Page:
Okay, who likes getting called into work at 4 a.m.? Nobody. But if you’re a reporter, it’s no big deal and goes with the territory. So, I get myself dressed and get ready to hop in my car – except I’m snowed in from the blizzard that hit overnight. My long dirt driveway would have to wait for later in the day to shovel out.
I went back inside my trailer house to get my snow boots on, and I trudged through the snow to Route 8 and hailed a taxi to The North Adams Transcript newspaper office. Once there, I was able to connect with the photographer who was headed out to Williamstown that morning to take scene photos and later shoot photos of the suspect at his arraignment. As murder stories go, this one was memorable in that I was able to get to my destination in the middle of a snowstorm despite not having my car available. I still got the job done and filed a story that pleased my editors.
North Adams was always a place of enchantment during the winter months when I was there. It was postcard picturesque in the snow – just beautiful scenery – but it was also treacherous and terrifying for those who didn’t respect the territory and its dangers, like the infamous hairpin turn that greeted motorists as they traveled down the steepest part of Route 2 and the Mohawk Trail into downtown North Adams.
One wintry Monday, I remember locking my brother and his friend in my trailer house in Adams so they wouldn’t venture out early onto the slippery roads, particularly the hairpin turn. They were mad at me that I was prolonging their weekend visit when they wanted to get home to Southeastern Massachusetts. But I was actually looking out for them.
Traveling on the hairpin turn can be a scary thing, even in the best of weather. In wintertime with a coating of ice on the road, it’s downright dangerous.
Flashbacks of hazardous duty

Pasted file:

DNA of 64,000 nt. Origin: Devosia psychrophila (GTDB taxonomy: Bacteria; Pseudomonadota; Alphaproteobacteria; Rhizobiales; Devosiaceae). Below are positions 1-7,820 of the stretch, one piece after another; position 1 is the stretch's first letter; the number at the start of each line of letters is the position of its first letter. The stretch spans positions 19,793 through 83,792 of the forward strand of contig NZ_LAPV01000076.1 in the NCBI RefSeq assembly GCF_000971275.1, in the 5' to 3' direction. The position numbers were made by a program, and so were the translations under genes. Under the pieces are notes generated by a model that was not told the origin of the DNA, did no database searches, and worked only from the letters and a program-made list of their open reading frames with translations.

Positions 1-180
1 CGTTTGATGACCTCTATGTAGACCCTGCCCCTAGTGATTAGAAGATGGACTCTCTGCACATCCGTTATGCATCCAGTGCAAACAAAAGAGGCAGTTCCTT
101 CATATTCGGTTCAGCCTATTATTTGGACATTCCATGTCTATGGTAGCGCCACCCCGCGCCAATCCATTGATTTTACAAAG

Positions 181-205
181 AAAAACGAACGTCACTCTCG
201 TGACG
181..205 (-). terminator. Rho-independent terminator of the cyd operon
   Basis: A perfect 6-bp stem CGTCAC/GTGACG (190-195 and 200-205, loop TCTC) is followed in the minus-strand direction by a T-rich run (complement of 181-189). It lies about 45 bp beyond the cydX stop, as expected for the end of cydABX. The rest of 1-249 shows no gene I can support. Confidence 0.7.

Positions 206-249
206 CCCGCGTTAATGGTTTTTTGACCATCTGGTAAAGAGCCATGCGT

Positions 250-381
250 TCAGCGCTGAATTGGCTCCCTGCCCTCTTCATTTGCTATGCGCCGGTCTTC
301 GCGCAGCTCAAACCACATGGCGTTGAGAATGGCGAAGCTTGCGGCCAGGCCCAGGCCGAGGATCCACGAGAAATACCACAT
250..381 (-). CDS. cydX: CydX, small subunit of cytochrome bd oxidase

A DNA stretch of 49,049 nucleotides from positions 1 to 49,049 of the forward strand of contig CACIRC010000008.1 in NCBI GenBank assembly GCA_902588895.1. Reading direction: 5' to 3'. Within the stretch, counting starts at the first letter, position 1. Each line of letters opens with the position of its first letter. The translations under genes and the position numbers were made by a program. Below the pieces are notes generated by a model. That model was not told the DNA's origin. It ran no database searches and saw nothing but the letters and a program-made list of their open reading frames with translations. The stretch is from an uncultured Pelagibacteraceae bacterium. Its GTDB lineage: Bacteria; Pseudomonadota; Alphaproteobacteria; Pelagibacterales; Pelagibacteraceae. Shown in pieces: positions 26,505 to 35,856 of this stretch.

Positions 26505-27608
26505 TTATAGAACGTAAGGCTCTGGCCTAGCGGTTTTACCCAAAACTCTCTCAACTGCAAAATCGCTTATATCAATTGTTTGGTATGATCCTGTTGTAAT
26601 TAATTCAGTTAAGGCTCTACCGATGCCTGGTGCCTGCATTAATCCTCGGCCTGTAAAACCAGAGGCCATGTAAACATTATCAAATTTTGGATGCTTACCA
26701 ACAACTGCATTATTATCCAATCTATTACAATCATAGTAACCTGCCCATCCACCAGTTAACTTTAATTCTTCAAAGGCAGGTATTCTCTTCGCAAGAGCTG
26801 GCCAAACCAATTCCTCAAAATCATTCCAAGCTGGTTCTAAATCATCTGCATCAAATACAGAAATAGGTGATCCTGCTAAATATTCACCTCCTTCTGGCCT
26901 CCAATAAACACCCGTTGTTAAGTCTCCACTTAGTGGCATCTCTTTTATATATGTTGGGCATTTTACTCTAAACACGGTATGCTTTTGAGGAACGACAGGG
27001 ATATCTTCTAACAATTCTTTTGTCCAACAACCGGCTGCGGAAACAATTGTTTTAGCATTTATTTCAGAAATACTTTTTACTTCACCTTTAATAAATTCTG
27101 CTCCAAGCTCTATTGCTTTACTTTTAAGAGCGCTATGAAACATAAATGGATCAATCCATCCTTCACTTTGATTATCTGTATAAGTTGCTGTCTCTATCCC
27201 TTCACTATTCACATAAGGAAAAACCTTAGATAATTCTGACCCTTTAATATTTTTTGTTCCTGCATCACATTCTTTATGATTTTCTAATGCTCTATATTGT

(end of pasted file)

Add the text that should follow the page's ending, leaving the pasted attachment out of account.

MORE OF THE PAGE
It was indeed sad and depressing watching the TV news film footage of the devastating tornadoes that leveled entire towns in Kentucky and Indiana over the weekend while killing dozens of people. It was too tragic and terrifying for the average New Englander who never experienced a tornado to relate to. For me, it revived my greatest fears of getting the cops and weather assignment during the tornado season when I was a reporter at The San Angelo Standard Times in West Texas back in the late 1970s.
If you were unlucky enough to draw the cops and weather assignment, you hoped and prayed that you wouldn’t get to see any funnel-shaped clouds on your shift. Fortunately, I never did get to experience that during my days in West Texas. But the possibility of actually covering a tornado could strike fear in any reporter’s heart. Some of the grizzled newspaper veterans that I ran into during my time in Texas would often talk about the 1970 Lubbock, Texas, tornado that killed 26 people, injured more than 1,500 and caused more than $1.6 billion worth of damage.
The closest I ever came to experiencing a tornado was during the few months I worked as a reporter at The Odessa American. A tornado had been spotted headed toward Odessa – in the western part of the state, 350 miles west of the Dallas/Fort Worth area and 350 east of El Paso. Olin Ashley, the paper’s editor, asked for my camera to get up on the roof of the newspaper’s air-conditioning unit and see if I could snap some photos of the funnel-shaped clouds if the tornado stayed on course.
Luckily for me, it didn’t. It went off course and wound up leaving a path of knocked down telephone poles in an area of the county near the outskirts of the city. I did an interview that afternoon with a tornado spotter who worked for the city. He drove me around so I could take photos of the damage. He said the people of Odessa were fortunate that the tornado veered about a half mile off course.
That was good news.
COVID-19 halts Friday breakfasts
Concerns about COVID-19 have led to a temporary shutdown of the Friday morning breakfasts at the Saugus American Legion Cpl Scott J. Procopio Post 210 Legion Hall located at 44 Taylor St.
Last week we received the following email from Debra Dion Faust, Building Manager of American Legion Post 210:
“Be aware that, due to a loss of one of our members to Covid (He caught it at a family wedding, not at the Legion itself.) we shut down the breakfast the Friday before Thanksgiving, intending to re-open tomorrow, December 3.
“However, concerns about the new Omicron variant, the fact that the rather unseasonably warm weather actually works against us, and the fact that the success of the breakfast means that the numbers who come make it difficult to ‘socially distance,’ we took a poll of those breakfast-goers who have given us their email addresses to make notifications possible, and have made the decision to shut down the breakfast for the month of December.
“We plan to re-open on Friday, January 7. (We hope by that time to have had a truly hard freeze to help short-circuit transmission fears.) Thanks for your support. Have a good holiday season and a Happy New Year.”
We will keep you posted on any developments affecting the Friday breakfasts at Legion Hall.